(For more information about the SNS, see the following links:
http://www.sns.gov/aboutsns/aboutsns.htm
http://www.sns.gov/users/instrument_systems/instruments/elastic/crystal.shtml

http://www.sns.gov/users/instrument_systems/iatidt/idt/idtmembers/crystal.shtml)

References

 
1. R. Bau, M. H. Drabnis, Z. Xie, L. Garlaschelli, W. T. Klooster, T. F. Koetzle and S. Martinengo, “Five-Coordinate Hydrogen: Neutron Diffraction Analysis of the Hydrido Cluster Complex [H2Rh13(CO)24]3-”, Science, 275, 1099 (1997).
2. R. Bau, N. N. Ho, J. J. Schneider, S.A. Mason, and G. J. McIntyre, Garlaschelli, W. T. Klooster, T. F. Koetzle and S. Martinengo, “Neutron Diffraction Study of [H4Co4(C5Me4Et)4], a Tetrahedral Metal Cluster Complex with Four Face-Bridging Hydride Ligands”, Inorganic Chemistry, 43, 555 (2004).
3. K.Y. Dorogov, E. Dumont, N.N. Ho, A.V. Churakov, L.G. Kuzmina, J.M. Poblet, A.J. Schultz, J.A.K. Howard, R. Bau, A. Lledos and G.I. Nikonov, “Neutron and X-ray Diffraction Studies and DFT Calculations of Asymmetric Bis(silyl) Niobocene Hydrides”, Organometallics, 23, 2845-2847 (2004).
4. N.N. Ho, R. Bau, and S.A. Mason, “Neutron diffraction study of the highly distorted octahedral complex FeH2(CO)2[P(OPh)3]2”, J. Organometal. Chem., 676, 85-88 (2003).
5. N.N. Ho, R. Bau, C. Plecnik, S.G. Shore, X. Wang, and A.J. Schultz, “A neutron diffraction study of Cp2Ti{(m–H)2BC8H14}”, J. Organometal. Chem., 654, 216-220 (2002).
6. R. Bau, S.A. Mason, B.O. Patrick, C.S. Adams, W.B. Sharp and P. Legzdins, ”a-Agostic Interactions in Cp*W(NO)(CH2CMe3)2 and Related Nitrosyl Complexes”, Organometallics, 20, 4492-4501 (2001).
7. M. Bortz, R. Bau, J.J. Schneider and S.A. Mason, Neutron diffraction analysis of H3Co2[C5H2(t-Bu)3]2, a molecule with a triply hydrogen-bridged metal-metal bond: some comments on structural patterns in M(m–H)2M systems (n = 1, 2, 3, 4)”, Journal of Cluster Science, 12, 285-291 (2001).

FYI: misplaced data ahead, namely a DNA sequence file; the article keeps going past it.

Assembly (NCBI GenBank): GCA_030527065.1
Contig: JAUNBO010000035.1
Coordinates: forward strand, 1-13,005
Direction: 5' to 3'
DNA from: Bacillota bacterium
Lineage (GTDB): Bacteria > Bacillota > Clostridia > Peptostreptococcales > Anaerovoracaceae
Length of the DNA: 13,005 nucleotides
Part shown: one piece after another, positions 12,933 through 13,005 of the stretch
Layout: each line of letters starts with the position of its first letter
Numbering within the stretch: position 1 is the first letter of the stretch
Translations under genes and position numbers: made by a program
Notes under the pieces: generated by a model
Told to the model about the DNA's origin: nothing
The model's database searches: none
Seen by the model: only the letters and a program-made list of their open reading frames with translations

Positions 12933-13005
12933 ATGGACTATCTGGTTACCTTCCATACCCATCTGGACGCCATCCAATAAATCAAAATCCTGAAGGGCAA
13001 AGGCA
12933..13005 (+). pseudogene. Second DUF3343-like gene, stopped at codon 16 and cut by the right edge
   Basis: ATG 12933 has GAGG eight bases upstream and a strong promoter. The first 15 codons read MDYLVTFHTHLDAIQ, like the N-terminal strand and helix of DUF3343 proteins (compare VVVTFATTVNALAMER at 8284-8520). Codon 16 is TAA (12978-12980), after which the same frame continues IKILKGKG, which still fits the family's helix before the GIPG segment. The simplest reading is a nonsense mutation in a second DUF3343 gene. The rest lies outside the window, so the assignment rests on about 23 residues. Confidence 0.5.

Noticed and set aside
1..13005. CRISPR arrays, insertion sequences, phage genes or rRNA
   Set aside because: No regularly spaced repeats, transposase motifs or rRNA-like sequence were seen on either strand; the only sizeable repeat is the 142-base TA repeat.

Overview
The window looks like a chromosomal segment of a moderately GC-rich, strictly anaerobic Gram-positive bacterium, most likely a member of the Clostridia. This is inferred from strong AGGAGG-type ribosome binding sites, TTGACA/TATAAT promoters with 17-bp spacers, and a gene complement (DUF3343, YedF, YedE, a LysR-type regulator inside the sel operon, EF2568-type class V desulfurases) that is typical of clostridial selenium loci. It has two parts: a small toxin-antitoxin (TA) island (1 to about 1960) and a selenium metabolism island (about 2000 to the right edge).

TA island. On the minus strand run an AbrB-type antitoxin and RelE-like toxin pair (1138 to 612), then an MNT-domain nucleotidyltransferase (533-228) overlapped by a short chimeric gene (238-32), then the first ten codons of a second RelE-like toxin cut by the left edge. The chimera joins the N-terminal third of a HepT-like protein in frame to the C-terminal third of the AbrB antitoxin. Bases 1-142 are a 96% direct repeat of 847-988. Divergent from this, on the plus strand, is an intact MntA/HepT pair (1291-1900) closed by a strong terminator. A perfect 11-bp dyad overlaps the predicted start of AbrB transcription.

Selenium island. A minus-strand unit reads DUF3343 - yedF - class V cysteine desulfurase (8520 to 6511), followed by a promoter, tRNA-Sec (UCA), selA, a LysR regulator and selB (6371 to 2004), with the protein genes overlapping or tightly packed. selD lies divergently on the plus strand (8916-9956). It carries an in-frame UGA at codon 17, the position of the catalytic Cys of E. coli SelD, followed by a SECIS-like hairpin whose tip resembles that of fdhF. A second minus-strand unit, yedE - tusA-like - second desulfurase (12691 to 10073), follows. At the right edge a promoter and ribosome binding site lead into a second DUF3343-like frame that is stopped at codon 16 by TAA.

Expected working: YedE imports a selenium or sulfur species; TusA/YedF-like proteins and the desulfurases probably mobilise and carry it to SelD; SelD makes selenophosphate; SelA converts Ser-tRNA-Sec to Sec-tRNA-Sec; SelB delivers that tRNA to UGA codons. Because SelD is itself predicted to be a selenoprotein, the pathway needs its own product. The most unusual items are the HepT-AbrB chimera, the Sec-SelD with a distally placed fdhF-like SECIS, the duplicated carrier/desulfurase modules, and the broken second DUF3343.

8. J.J. Schneider, N. Czap, J. Hagen, C. Krüger, S.A. Mason, R. Bau, J. Ensling, P. Gütlich, and B. Wrackmeyer, "Hydroxo Hydrido Complexes of Iron and Cobalt: Probing Agostic Sn...H–M Interactions in Solution and in the Solid State", Chem. Eur. J., 6, 625 (2000)
9. I.Tanaka, T. Ohhara, N. Niimura, Y. Ohashi, Q. Jiang, D.H. Berry and R. Bau, "The Classical Structure of TaCp2(H)(SiMe2H)2: A Neutron Structure Determination", J. Chem. Res (S), 180-192 (1999)
10. R. Bau and M. Drabnis, "Structures of Transition Metal Hydrides by Neutron Diffraction", Inorg. Chim. Acta, 259, 27 (1997)
11. K. Kurihara, I. Tanaka, T. Chatake, M.W.W. Adams, F.E. Jenney, Jr., N. Moiseeva, R. Bau, Robert and N. Niimura, “Neutron crystallographic study on rubredoxin from Pyrococcus furiosus by BIX-3, a single-crystal diffractometer for biomacromolecules”, Proc. Nat. Acad. Sci., USA, 101, 11215-1120 (2004)
12. T. Chatake, K. Kurihara, I. Tanaka, I. Tsyba, R. Bau, F.E. Jenney, Jr., M.W.W. Adams and N. Niimura, “A neutron crystallographic analysis of a rubredoxin mutant at 1.6 Å resolution”, Acta Cryst., D60, 1364-1373 (2004)

 

 

Chemistry Dept., USC College of Letters, Arts & Sciences